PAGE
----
It has to be said that the highly motivated Italian teams did not go down without a fight from the start to finish of each race, but it was the Dutch who triumphed, thanks to a steady hand at the helm and exceptional tactical expertise worthy of the best America’s Cup skippers.   For more YC Monaco Team Race series sailing information

Hello Friends of J/World!

J/World J/80 sailing off Puerto Vallarta (San Diego, CA)- We love winters.  The smell of coconut sunscreen.  The warm salty spray on our bare skin.  Drinks served in pineapples.  Our sailing day bag packed with, well, nothing. This doesn't sound like your winter sailing experience?  We are truly sorry and ready to help.

Tropical Puerto Vallarta is, well, tropical this time of year, and the sailing is excellent. C'mon down and you can decorate a palm tree for the holidays.  San Diego is likewise beautiful and chock full of sailing activities!

J/World, the Performance Sailing School, has a whole range of classes from Learn-to-Sail and Basic Cruising courses on up to Racing Weeks and Special Events scheduled for the winter.  If you are a sailor or aspiring sailor, we have classes that will advance your skills and give you a thrill.

J/80 J/World training off San DiegoFeb 10-14- SCYA Midwinters Clinic and Regatta
Our immensely popular winter racing clinic will be held February 10-14 in San Diego. Southern California Yachting Association Midwinters is one of the largest multi-class sailing events in North America. The Regatta is supported by 27 SCYA member yacht clubs that participate throughout Southern California and stretching into Arizona. If you are a sailor, you will want to hone your skills preparing your boat and crew for the 2016 season by entering this race. Come enjoy the beautiful year-round conditions in San Diego, and leave faster than your competition.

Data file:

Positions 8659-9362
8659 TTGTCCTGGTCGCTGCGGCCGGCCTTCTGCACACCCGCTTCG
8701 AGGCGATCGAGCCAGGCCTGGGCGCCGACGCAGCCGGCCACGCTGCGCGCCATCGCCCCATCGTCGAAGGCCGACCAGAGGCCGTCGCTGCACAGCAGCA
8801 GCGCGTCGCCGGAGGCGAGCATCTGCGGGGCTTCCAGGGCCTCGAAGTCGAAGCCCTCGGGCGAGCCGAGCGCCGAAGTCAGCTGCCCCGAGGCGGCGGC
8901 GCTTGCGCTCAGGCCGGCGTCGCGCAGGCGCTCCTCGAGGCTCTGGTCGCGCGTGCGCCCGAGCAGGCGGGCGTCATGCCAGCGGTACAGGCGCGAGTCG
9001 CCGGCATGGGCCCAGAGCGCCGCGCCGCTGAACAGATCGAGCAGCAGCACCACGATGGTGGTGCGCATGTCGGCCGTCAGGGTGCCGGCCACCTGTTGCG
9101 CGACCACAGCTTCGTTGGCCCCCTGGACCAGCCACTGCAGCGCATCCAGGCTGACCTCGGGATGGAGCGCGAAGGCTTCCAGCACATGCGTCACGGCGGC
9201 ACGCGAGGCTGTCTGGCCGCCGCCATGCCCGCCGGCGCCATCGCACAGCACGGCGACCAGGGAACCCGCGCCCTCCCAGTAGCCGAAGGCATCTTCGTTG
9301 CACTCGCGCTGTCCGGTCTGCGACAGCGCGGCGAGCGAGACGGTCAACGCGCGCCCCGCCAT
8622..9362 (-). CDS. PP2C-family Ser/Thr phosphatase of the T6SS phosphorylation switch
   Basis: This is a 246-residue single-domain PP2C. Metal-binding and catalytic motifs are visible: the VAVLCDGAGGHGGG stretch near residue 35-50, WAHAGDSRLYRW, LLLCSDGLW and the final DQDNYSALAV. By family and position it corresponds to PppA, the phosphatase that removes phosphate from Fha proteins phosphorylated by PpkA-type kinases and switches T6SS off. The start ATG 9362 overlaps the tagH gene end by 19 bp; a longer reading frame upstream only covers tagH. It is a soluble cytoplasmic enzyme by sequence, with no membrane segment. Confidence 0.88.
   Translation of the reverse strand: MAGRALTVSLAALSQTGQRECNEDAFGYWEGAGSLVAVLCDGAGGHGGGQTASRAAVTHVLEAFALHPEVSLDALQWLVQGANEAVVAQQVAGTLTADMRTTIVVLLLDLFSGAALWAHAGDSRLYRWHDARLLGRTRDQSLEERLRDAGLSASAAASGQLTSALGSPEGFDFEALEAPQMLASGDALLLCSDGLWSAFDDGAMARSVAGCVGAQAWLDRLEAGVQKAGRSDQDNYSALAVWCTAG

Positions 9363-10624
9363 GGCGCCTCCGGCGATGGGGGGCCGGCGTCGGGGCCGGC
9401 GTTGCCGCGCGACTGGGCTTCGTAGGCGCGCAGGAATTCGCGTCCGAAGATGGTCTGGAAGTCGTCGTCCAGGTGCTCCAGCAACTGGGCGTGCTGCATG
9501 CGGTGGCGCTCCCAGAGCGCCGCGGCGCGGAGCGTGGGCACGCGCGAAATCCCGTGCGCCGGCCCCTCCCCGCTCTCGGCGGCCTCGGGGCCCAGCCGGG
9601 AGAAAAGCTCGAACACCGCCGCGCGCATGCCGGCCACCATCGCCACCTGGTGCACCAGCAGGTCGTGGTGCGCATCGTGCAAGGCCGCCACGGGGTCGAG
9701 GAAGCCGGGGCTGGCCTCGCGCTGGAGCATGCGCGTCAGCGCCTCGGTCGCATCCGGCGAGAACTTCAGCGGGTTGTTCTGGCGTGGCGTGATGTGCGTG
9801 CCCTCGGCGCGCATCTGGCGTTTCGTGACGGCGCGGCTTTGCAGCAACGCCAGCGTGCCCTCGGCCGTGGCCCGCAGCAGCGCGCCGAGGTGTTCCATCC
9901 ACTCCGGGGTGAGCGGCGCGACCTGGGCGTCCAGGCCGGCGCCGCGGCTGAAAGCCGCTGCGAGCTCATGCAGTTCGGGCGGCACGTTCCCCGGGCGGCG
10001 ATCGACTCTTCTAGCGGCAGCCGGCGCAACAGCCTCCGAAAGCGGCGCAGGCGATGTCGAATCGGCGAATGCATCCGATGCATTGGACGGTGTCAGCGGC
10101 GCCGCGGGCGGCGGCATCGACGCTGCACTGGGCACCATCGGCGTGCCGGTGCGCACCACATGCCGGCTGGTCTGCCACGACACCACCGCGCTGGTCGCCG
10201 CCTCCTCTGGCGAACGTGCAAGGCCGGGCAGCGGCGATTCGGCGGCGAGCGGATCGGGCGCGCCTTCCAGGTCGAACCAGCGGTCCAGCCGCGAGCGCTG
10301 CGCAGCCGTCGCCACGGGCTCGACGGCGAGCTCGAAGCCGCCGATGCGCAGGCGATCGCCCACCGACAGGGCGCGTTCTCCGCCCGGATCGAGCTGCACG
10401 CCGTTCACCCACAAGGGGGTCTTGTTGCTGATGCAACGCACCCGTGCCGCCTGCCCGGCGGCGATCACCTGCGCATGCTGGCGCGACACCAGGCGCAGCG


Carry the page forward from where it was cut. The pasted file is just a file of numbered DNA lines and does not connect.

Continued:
J/World is offering sailors the opportunity to come play (and learn) during this special event.  At the San Diego facility, we will be hosting a three-day racing clinic prior to the regatta, which will include boathandling, sail handling, strategy, tactics, rules, etc. etc…  all the elements which will contribute to a successful regatta.

Then, it is test time! And, we have the ultimate test- a real regatta!!  Each of our J/80s will have teams of three students plus one coach per boat.  Everyone aboard will rotate through all the positions while getting the positive insights of one of our renowned J/World instructors.

J/70 J/World racing clinicJan 29-31- J/70 Racing Clinics
Learn from the pros. We have this wired, and can get you up to speed quickly.  J/World is offering a series of J/70 racing clinics for competitors looking to develop their skills in the newest hot fleet of one-design sportboats.   These sessions will focus on boat handling, sail handling, sail trim, and tuning.